12 Drawbacks of UCSC w Longer time to immune system recovery due to immaturity of cells w Leads to increased GVHD and infection risk (but diseases less severe than with BM) w Less effective for adults w Cell dose of one sample usually inadequate for patients with increased body mass w Possible unknown genetic conditions of newborn donor

13 The Bottom Line w Chance of engraftment similar between BM and UC w Decreased severity of complications with UC w Pooling of two or more UC samples has promising results, ex-vivo expansion of cells being researched w Collecting cord blood has variable results due to technique and delivery complications w Best outcome is still with 6/6 HLA matched related bone marrow donor w UC contains mesenchymal stem cells that have shown promise in becoming various types of tissues: neural, cardiac, hepatic, renal, etc.

14 Ethics of Using UCSC w Alturistic donation – no cost to donor, increased attention to minorities, LOTS of paperwork and stipulations w Private donation - $ $150/month with no guarantee of successful collection or storage w Recommendations for families with known genetic and inherited disorders w Pressure on families during an already stressful life event w Targeting middle and upper class mothers and obstetricians in wealthy areas w Not available to all women in all areas

15 Private Cord Banking: Advertisement w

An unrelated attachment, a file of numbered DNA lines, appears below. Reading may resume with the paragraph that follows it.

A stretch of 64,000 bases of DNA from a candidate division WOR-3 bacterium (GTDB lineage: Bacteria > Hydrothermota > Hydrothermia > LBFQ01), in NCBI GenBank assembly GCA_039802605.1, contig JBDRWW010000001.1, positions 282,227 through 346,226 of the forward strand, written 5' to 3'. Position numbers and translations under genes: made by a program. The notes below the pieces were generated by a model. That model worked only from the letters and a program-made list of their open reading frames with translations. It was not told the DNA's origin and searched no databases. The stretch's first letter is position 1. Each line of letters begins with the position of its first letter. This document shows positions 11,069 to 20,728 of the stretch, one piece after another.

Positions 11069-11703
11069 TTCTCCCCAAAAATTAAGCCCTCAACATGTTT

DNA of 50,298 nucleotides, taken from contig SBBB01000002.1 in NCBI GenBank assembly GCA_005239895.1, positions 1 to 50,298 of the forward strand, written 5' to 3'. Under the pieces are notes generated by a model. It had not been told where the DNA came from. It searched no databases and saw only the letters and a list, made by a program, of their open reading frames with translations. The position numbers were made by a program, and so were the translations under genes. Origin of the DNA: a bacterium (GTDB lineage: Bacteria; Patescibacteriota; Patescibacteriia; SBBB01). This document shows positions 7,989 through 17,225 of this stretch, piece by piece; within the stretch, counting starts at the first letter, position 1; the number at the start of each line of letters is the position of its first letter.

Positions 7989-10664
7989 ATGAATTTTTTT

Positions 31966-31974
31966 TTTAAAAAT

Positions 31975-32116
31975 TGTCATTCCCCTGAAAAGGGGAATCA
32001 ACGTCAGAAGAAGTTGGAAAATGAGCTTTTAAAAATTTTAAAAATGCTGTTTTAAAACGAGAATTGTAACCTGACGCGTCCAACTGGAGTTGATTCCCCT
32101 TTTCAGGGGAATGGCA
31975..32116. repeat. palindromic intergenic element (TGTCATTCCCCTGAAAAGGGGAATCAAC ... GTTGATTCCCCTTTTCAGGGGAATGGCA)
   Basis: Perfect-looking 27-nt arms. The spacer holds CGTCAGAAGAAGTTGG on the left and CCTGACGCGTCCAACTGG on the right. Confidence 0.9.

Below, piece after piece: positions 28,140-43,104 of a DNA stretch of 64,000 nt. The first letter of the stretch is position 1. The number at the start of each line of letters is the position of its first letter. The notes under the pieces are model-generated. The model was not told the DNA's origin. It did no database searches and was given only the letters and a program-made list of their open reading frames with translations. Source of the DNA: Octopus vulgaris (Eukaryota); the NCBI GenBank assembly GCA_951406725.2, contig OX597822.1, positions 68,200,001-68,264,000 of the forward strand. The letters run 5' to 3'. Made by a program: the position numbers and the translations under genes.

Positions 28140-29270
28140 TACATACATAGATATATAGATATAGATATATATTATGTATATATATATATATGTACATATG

16 References w Armson, 2005, B. Umbilical Cord Banking: Implications for Perinatal Providers. J Obstet Gynaecol Can March; 27(3): w Ballen, 2005, K. New trends in umbilical cord blood transplantation. Blood May; 105(10): w Barker, 2003, J., Weisdorf, D., et al. Rapid and complete donor chimerism in adult recipients of unrelated donor umbilical cord blood transplantation after reduced-intensity conditioning. Blood September; 102(5): w Bieback, 2004, K., Kern, S., Kluter, H., Eichler, H. Critical parameters for the isolation of mesenchymal stem cells from umbilical cord blood. Stem Cells. 2004; 22: w Fisk, 2005, N., Roberts, I., Markwald, R., Mironov, V. Can Routine Commercial Cord Blood Banking Be Scientifically and Ethically Justified? PloS Medicine February; 2(2): w Laughlin, 2005, M., Giralt, S., Spitzer, T. Umbilical Cord Blood Transplantation: A New Alternative Option. Hematology. 2005; w Lu, L., Yang, S., et al. Isolation and characterization of human umbilical cord mesenchymal stem cells with Hematopoiesis-supportive function and other potentials. The Hematology Journ. 2006; 91(8): w O’Brien, 2006, T., Tiedemann, K., Vowels, M. No longer a biological waste product: umbilical cord blood. MJA April; 184(8): w Tuch, 2006, B. Stem Cells: A Clinical Update. Family Physician. 2006; 35: w Wang, 2005, F., Huang, X., Zhang, Y., Chen, Y., Lu, D. Successful transplantation of double unit umbilical-cord blood from unrelated donors in high risk leukemia with a long follow-up. Chinese Medical Journal. 2005; 188(9):